Finding on host monitoring that works for OSX, Linux and Windows is tough. It is even tougher to do it without CPU and Memory intensive languages. But, we are doing it with virgo. Virgo is a Rackspace project that is creating a tiny daemon using lua, luvit and C to do monitoring across all major OSes fast and securely. Learn how it is built, how you can hack on it, and what it can do.
10:00am-10:40am (40m) UX
Desktop Applications in the 21st Century
Joshua Marinacci (Nokia)
Within 10 years 90% of people will use a smartphone, tablet, or other non-traditional device as their primary computing interface. But what about the other 10%: the professionals who need devices with both power *and* usability? In this session we will explore the the future of desktop apps as they compete with mobile and web based applications and look at new tools & toolkits to build them.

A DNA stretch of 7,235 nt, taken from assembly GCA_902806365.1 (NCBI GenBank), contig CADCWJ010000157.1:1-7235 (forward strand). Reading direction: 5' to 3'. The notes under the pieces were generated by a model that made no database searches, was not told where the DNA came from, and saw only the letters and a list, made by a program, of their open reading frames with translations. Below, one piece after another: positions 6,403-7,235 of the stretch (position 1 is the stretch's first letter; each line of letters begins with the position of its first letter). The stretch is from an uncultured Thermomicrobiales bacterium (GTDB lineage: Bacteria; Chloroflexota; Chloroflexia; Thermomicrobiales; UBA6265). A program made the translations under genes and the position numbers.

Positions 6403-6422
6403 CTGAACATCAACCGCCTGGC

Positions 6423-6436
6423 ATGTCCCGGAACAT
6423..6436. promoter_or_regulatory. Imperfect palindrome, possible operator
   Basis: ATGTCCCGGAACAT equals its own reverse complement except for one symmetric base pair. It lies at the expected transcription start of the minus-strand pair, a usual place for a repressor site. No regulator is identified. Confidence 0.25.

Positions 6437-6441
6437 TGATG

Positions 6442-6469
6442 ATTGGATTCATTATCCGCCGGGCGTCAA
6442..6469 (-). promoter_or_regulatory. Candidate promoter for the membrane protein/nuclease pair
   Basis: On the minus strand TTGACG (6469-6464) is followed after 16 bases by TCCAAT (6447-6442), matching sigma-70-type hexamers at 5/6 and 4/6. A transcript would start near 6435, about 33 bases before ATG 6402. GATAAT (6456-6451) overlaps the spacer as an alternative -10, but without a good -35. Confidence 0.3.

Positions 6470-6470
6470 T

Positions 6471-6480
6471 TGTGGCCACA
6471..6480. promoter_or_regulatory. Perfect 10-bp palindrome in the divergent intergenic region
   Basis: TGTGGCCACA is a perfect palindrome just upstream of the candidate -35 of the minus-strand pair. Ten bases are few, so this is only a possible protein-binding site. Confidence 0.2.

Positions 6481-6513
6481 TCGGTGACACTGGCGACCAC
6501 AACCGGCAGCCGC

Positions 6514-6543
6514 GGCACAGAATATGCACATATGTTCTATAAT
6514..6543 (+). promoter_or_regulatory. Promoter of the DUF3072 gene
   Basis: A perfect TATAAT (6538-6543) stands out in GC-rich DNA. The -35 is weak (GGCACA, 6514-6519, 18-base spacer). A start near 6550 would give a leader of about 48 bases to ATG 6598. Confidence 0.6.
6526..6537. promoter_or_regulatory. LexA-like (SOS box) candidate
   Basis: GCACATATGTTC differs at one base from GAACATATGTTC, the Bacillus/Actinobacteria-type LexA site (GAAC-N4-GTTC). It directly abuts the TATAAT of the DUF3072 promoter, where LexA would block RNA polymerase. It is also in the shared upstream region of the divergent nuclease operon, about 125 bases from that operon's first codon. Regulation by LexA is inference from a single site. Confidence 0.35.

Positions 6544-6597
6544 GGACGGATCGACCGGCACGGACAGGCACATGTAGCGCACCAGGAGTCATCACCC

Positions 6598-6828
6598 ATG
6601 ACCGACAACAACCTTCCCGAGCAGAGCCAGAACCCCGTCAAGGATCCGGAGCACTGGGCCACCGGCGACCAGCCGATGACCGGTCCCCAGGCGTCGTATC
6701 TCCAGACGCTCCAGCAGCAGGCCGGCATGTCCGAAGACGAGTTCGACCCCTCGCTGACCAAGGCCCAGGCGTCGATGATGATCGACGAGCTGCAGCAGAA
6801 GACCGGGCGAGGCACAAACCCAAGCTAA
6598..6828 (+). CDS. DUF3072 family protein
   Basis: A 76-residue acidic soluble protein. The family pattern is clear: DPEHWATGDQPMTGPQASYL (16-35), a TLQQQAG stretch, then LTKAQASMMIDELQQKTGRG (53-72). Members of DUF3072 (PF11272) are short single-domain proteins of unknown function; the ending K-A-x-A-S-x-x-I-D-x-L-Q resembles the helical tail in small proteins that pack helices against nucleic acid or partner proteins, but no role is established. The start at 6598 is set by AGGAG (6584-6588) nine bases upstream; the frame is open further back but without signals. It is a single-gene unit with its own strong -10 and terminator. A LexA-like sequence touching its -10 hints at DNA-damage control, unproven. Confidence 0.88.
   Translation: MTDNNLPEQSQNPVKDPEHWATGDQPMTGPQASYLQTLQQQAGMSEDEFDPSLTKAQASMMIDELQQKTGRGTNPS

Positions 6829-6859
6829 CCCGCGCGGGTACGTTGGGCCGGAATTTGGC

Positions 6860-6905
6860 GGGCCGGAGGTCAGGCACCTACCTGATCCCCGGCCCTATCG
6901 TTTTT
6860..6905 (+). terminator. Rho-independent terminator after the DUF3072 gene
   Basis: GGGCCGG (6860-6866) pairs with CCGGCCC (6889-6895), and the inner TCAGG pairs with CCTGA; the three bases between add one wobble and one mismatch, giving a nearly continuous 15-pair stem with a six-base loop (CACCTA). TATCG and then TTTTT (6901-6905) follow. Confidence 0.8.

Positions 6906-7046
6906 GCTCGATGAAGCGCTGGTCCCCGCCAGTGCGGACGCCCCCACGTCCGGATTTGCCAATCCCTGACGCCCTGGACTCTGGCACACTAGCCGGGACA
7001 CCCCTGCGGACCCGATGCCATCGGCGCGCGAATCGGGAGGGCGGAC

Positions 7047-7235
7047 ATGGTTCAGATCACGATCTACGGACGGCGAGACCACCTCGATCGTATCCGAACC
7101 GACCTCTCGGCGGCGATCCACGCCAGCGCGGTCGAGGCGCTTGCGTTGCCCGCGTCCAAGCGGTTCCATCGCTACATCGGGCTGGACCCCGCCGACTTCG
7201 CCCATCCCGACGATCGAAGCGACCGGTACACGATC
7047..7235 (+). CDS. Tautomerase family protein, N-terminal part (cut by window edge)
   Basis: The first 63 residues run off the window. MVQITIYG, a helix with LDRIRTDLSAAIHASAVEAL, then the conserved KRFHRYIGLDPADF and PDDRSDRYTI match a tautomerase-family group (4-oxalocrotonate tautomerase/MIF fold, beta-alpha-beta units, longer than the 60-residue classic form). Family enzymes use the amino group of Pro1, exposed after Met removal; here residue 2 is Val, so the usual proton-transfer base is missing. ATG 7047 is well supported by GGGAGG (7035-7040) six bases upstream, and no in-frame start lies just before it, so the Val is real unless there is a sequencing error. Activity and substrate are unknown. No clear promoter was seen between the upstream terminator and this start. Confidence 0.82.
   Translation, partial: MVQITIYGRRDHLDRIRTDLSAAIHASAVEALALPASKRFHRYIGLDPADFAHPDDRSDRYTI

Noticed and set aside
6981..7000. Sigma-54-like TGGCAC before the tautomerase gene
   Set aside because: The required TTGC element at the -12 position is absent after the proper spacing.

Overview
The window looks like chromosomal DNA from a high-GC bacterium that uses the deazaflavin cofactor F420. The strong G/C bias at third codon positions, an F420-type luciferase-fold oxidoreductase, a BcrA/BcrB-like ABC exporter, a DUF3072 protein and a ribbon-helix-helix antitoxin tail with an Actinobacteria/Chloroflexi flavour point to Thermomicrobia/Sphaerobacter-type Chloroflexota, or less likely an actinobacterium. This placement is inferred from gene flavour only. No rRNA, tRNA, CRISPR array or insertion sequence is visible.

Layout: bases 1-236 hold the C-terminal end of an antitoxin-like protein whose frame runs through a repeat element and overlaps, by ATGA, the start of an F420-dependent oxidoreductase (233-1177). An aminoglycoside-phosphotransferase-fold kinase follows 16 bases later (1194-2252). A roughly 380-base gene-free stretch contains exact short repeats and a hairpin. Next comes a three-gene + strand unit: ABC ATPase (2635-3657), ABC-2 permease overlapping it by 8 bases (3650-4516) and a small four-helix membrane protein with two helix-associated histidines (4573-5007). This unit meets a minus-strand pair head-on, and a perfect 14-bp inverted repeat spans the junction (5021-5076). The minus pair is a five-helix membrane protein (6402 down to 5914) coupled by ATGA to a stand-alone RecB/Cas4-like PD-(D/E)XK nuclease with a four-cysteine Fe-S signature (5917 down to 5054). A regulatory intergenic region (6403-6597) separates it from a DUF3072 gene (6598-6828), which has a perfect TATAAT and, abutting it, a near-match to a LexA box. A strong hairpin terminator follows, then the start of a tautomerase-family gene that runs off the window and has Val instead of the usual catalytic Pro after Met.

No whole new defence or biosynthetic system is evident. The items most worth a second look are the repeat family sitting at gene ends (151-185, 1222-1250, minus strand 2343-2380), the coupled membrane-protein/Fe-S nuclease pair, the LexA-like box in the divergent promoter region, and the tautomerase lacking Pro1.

11:00am-11:40am (40m) Javascript & HTML5
Designing HTML5 Components
Joonas Lehtinen (Vaadin Ltd)
Dozens of toolkits offer a range of widgets to build rich web applications, but the included widget set is rarely enough. This presentation shows how a new component can be designed and implemented from scratch. Topics covered include considerations for choosing DOM structure, finding a balance between performance and features, implementation considerations and testing the component.
11:50am-12:30pm (40m) PHP
Social Commerce With Magento and Open Graph
John Jawed (X.Commerce)
A stellar user experience and social indicators can be the difference between the checkout and back buttons. Learn how to work with and integrate facebook's new Open Graph APIs within magento. The session will provide a walkthrough of the facebook and magento setup, along with examples of customized user experiences which make the most of Open Graph and magento.
10:00am-10:40am (40m) Community
OSI - More Relevant Than Ever
Tony Wasserman (Carnegie Mellon Silicon Valley) et al